Direct-to-Consumer (D2C/DTC) model – why is it getting more and more popular?

For the past years, the D2C (direct to consumer) sales model has been gaining popularity – more and more manufacturers have decided to open their own branded shops or sell through such channels as Amazon. What are the advantages of this model? What do brands have to pay attention to when making a transition to D2C? How to manage pricing in such a situation? Read our article to learn more! 

D2C / DTC – what is it and how does it differ from the traditional sales?   

Abbreviations D2C or DTC stand for Direct-to-Consumer. Simply put, it is a model in which a manufacturer sells directly to final consumers, without the intermediary of retailers.

Traditionally, the most popular model was the one in which a brand was responsible for manufacturing the product which was then distributed to retailers. Retailers offered these products to the final customers and were responsible for product promotion and distribution across different shop’s branches. 

In the D2C, it is the brand that is responsible for:

  • Manufacturing, 
  • Packing,
  • Distributing, 
  • Shipping the products.

It also needs to have a strategy for B2C pricing and customer service very well thought-through.  

Naturally, a brand doesn’t have to give up selling via retailers completely when deciding for the direct sales – instead, they can combine those 2 models.  

How popular is D2C?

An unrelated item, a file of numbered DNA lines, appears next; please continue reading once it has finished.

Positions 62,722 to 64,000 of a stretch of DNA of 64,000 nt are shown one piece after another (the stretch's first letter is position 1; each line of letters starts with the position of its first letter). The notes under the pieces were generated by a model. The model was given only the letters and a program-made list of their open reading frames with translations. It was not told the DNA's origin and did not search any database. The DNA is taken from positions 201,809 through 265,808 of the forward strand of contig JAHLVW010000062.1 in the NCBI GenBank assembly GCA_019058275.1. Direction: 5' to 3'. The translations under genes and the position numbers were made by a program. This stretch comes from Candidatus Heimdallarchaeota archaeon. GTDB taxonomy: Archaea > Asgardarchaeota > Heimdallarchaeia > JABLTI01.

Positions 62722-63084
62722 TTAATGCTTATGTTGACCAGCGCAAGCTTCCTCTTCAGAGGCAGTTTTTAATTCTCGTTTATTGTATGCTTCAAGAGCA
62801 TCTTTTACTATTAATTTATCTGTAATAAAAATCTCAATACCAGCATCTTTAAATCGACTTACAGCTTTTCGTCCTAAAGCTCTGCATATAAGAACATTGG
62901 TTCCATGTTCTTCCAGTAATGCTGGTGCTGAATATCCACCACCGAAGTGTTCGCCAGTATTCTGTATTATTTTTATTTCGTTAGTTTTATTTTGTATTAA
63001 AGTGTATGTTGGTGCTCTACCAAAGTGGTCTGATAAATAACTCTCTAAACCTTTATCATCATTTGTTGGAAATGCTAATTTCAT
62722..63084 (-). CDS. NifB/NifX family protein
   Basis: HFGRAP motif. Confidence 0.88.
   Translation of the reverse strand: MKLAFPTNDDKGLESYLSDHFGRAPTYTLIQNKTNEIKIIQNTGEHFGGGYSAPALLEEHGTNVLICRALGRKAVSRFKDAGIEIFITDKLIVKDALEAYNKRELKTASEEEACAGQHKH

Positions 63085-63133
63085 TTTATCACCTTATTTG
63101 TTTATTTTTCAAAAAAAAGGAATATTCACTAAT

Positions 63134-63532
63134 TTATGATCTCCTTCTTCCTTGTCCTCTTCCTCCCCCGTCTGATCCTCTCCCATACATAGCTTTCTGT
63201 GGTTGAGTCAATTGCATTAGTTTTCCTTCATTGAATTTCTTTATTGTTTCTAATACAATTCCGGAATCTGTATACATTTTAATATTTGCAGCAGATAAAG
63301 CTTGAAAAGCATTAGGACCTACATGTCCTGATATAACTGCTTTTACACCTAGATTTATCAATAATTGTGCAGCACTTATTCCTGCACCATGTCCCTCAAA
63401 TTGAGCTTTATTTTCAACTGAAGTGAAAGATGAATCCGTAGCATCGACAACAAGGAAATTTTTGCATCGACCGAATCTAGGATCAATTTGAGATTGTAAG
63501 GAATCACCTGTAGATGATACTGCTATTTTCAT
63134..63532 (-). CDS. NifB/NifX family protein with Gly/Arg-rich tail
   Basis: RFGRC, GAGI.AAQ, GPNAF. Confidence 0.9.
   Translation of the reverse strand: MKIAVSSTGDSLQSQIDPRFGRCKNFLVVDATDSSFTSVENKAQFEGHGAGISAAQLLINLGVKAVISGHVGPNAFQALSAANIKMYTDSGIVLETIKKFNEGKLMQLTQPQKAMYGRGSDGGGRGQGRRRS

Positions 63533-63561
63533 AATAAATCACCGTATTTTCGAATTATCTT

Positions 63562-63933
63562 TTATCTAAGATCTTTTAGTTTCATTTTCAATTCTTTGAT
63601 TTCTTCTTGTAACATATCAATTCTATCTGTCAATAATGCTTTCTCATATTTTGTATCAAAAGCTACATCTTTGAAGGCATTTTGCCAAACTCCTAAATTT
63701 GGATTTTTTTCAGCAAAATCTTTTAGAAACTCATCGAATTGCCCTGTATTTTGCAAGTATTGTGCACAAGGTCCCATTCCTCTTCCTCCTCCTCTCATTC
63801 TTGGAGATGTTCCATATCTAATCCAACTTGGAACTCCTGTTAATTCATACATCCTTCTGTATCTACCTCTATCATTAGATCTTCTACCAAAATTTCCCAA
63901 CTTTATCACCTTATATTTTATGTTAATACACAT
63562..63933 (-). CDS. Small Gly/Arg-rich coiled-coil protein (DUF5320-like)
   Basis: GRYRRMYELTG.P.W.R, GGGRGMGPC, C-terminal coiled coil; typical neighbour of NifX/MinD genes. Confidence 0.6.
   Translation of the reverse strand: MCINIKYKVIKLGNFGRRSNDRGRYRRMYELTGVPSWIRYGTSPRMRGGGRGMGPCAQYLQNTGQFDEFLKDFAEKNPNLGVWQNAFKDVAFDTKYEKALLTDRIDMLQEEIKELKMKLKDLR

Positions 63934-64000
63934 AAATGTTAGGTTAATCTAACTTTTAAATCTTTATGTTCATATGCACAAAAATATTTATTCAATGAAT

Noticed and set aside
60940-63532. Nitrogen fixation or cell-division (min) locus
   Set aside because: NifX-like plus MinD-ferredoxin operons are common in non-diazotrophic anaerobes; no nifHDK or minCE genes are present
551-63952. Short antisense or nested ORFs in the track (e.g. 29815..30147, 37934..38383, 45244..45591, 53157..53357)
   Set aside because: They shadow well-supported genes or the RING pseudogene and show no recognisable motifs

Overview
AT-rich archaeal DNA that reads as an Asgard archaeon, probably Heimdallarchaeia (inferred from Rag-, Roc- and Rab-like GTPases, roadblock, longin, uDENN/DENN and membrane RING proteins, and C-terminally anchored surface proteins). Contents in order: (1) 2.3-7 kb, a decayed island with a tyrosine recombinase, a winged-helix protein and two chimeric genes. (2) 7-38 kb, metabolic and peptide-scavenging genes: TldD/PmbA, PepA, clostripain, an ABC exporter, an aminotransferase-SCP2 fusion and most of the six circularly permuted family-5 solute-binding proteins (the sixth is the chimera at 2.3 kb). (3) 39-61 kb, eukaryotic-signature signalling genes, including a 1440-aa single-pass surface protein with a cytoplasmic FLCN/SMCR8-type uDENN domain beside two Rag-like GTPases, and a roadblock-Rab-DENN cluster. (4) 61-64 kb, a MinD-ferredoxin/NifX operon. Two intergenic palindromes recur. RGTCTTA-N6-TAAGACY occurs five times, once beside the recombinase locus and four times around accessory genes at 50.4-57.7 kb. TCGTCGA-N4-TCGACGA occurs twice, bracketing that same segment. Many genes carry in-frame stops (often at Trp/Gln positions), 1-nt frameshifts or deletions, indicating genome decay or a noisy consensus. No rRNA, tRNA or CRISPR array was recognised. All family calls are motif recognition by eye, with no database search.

Although the direct-to-consumer approach is nothing new, it has been gaining popularity in the last few years. 

According to a Barclays Corporate Banking report from 2019, 73% of UK manufacturers declared that they were already selling some or all of their products directly to end users. As a comparison – in 2014, this number equaled 56%. In addition, 77% of the manufacturers polled aimed to invest in D2C in 2020. 

In the US, D2C ecommerce sales grew 45.5% in 2020, making 14% of total retail ecommerce sales. It shows how significant the market dynamics is. 

The popularity of the D2C model depends on the industry. The leading one is Apparel and Accessories in which, according to PipeCandy, as many as 77% of companies are D2C companies. As a comparison, in the “Jewelry and Luxury Goods” category the share of D2C brands is only 4%

Advantages of the Direct-to-Consumer model

Why do so many companies decide to try out the direct-to-consumer model?